Inaugural Lecture by Adjunct Professor Eric Pedersen - Beyond the Headlines: The Resilience and Evolution of Sustainable Finance

Thursday, April 25, 2024 - 16:00 to 18:00

                After the lecture we are happy to welcome you to a reception in the Atrium in Kilen

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Sustainable Finance find itself at a crossroads. A fad like so many others, it has outlived itself and is collapsing under its own contradictions - gleefully helped on the way by a political backlash that, born in the United States, is now gaining momentum also in the UK, the Netherlands and elsewhere. That, at least, is the superficial narrative that can be found in parts of the media.


As is often the case, reality is more complex:


Some sustainable champion companies have indeed underperformed the borader market recently, due to higher interes rates and supply chain cost inflation, as well as for more idiosyncratic reasons. And Russia's invasion of Ukraine led to extreme outperformance of the industries typically not found in ESG portofolios: Defence and Oil & Gas. Notably in 2022, the energy sector, as represented by the MSCI ACWI Energy Index, outperformed the main MSCI ACWI index by a massive 52,4% in 2022, contradicting the all too common marketing hype that 'ESG investments always outperform'. Finally, the fact the investment funds under the loose headings of ESG and Sustainability saw outflows rather than inflows in 2023 generated many headlines.


At the same time, however-  although much less widely publicised- assets in funds classified as "sustainable" by Morningstar swelled from just over $2.5 trillion at the close of 2022 to approaching $3 trillion by the end of 2023. Indeed, while the last quarter of 2023 did see the first net outflows from SFDR Article 9 funds as a whole, assets in Article 8 and 9 funds grew over the year, reaching a new record share of almost 60% of European fund assets. Finally, issuance of green and other sustainability- linked bonds grew healthy from 2022 to 2023, approaching the previous record set in 2021.


Market surveys also indicate continued - even increasing - interest: Over 80% of individual investors in both Europe and the US were found to be interested in sustainable investing in a large survey conducted in late 2023, and 56% in Japan. On this basis, it is safe to conclude that Sustainable Finance is not "dead" - a sentiment supported by investee companies globally continuing to add resources to their sustainability teams, including in the politically turbulent United States.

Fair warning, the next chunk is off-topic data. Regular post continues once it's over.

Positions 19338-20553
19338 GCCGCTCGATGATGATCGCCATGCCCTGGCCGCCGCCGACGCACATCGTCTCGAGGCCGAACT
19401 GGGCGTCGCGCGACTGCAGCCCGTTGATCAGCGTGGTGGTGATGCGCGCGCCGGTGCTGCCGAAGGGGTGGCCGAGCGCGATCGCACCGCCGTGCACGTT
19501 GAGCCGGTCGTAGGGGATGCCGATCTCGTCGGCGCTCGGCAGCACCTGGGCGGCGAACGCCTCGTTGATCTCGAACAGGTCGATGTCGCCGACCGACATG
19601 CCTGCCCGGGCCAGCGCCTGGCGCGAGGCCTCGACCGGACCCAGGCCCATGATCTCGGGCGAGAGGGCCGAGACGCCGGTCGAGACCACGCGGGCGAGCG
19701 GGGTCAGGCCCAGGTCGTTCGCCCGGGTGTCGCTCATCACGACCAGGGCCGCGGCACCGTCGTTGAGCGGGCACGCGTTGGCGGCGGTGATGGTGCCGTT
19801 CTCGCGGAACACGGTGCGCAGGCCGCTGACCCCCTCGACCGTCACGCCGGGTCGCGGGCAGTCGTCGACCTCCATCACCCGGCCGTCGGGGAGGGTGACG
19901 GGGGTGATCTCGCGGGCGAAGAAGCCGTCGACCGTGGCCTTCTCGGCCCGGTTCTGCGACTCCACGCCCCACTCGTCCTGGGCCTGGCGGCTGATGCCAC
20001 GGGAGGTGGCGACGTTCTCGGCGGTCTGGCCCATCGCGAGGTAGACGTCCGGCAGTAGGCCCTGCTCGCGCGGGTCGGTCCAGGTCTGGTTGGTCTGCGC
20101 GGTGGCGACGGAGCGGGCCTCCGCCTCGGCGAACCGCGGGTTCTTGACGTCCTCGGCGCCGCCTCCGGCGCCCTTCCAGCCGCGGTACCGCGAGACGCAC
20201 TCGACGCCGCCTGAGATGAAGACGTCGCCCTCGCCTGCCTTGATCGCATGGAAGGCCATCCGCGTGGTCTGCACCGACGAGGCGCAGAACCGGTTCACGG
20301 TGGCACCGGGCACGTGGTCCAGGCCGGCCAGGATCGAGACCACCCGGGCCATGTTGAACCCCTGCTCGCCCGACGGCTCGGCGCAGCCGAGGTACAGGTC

Still, proponents of Sustainable Finance should not rest on their laurels. Recent developments have shown that institutions active in the field must find a stable equilibrium between exaggerated claims (greenwashing, promises of perennial outperformance), and the risk of abdicating the responsibility to stand by their efforts and explain the very real benefits of Sustainable Finance ("greenhushing"), both to individual investors and at the all-important systemic level

Short Biography

Having completed thesis work on the Manmohan Singh economic reform programme in 1990's India in the 1990's, Eric Pedersen joined the United Nations as a junior economist in the Mali office of UNDP. A few years later, he joined the finance industry and has worked in various posiitons, including as Head of Business Strategy for Nordea's Asset Management and Life Insurance business, Branch manager in Singapore, and CEO of Nordea Invest. In 2019, Eric became a member of Nordea Asset Management's Responsible Investments Committee and in 2020, he took responsibility for the firm's Responsible Investment team, which has grown significantly in size and international recognition under his leadership. Eric has served on the Danish Committee on Corporate Governance, is the vice chair of DanSIF and a member of the ISSB Investors Advisory Group, as well as being a member of the Advisory Board of IMAP - the Boston University Impact Management and Allocation Program.

The page was last edited by: Department of Management, Society and Communication // 03/11/2024